in the field of chemicals and pharmaceuticals.
In a case brought by Novartis (a Swiss pharmaceutical company) against
the rejection of its patent application relating to a beta crystalline
form of imatinib mesylate, the Indian Supreme Court held that the
claimed invention failed in both the tests of invention and patentability.
The definition of the standards of patentability can also be made
through regulations, including patent offices' guidelines. A good
example is provided by the guidelines on the patentability of pharmaceutical
products and processes adopted by the Argentine government in 2012
to limit the ever-greening of pharmaceutical patents.
Finally, it is worth noting that in applying patentability standards,
patent offices can differentiate, in line with the TRIPS agreement,
among fields of technology in order to take into account particular
features of specific sectors and public policy objectives, for instance,
in relation to the promotion of generic drugs.
Measures to accommodate these differences constitute a necessary response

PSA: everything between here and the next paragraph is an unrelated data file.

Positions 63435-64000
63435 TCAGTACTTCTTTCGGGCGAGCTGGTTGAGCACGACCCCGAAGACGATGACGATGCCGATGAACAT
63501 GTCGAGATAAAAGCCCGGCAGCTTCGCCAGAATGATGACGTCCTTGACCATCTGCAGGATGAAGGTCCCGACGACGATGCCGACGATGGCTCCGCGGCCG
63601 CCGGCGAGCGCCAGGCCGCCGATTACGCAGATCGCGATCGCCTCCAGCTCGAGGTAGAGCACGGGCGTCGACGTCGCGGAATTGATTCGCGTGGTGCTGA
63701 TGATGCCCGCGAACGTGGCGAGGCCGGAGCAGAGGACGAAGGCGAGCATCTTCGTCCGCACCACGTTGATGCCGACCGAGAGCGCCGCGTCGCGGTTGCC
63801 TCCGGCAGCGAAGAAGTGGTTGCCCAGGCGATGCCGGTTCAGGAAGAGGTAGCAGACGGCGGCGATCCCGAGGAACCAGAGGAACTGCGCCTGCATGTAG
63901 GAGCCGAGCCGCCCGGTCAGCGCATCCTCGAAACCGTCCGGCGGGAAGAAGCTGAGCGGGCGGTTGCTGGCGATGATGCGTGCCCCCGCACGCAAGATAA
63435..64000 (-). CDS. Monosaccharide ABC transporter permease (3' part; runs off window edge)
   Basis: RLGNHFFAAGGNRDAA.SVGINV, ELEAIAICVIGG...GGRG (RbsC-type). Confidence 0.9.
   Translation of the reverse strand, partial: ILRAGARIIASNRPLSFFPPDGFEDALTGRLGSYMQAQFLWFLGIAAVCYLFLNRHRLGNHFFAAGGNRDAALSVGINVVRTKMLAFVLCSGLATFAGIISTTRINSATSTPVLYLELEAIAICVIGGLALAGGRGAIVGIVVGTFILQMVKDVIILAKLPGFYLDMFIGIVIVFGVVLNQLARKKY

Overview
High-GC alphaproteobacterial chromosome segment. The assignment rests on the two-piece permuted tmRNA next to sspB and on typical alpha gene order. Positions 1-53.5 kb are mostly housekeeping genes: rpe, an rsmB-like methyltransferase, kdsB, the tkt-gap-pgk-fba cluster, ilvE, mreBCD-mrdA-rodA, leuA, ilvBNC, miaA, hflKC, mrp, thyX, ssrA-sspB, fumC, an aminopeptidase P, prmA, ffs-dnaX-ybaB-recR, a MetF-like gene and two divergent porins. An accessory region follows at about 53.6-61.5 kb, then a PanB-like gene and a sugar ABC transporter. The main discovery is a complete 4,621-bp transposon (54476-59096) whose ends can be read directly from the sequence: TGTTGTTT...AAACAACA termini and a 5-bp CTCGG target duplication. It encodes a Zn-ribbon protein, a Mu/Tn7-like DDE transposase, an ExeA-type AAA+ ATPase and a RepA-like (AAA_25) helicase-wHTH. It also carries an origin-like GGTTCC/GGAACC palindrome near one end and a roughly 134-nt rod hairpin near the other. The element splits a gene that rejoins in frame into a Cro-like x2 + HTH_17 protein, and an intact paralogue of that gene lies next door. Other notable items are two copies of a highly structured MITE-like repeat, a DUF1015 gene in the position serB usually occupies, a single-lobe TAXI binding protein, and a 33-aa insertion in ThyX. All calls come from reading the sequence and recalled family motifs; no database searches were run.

to the diversity of technologies and, consequently, a condition sine
qua non for an intrinsically balanced system of protection that remains
neutral in its effects on competition.
[* Carlos Correa is the South Centre's special adviser on trade and
intellectual property issues. This column is taken from the author's
research paper on ‘Tackling the Proliferation of Patents: How to Avoid
Undue Limitations to Competition and the Public Domain', published
by the South Centre. The paper can be found at: (http://www.southcentre.int/research-paper-52-august-2014/).]
* This article was written and distributed by IPS news agency.
It was published in SUNS #7887 dated 3 October 2014. We thank IPS
and SUNS for our re-distributing this article.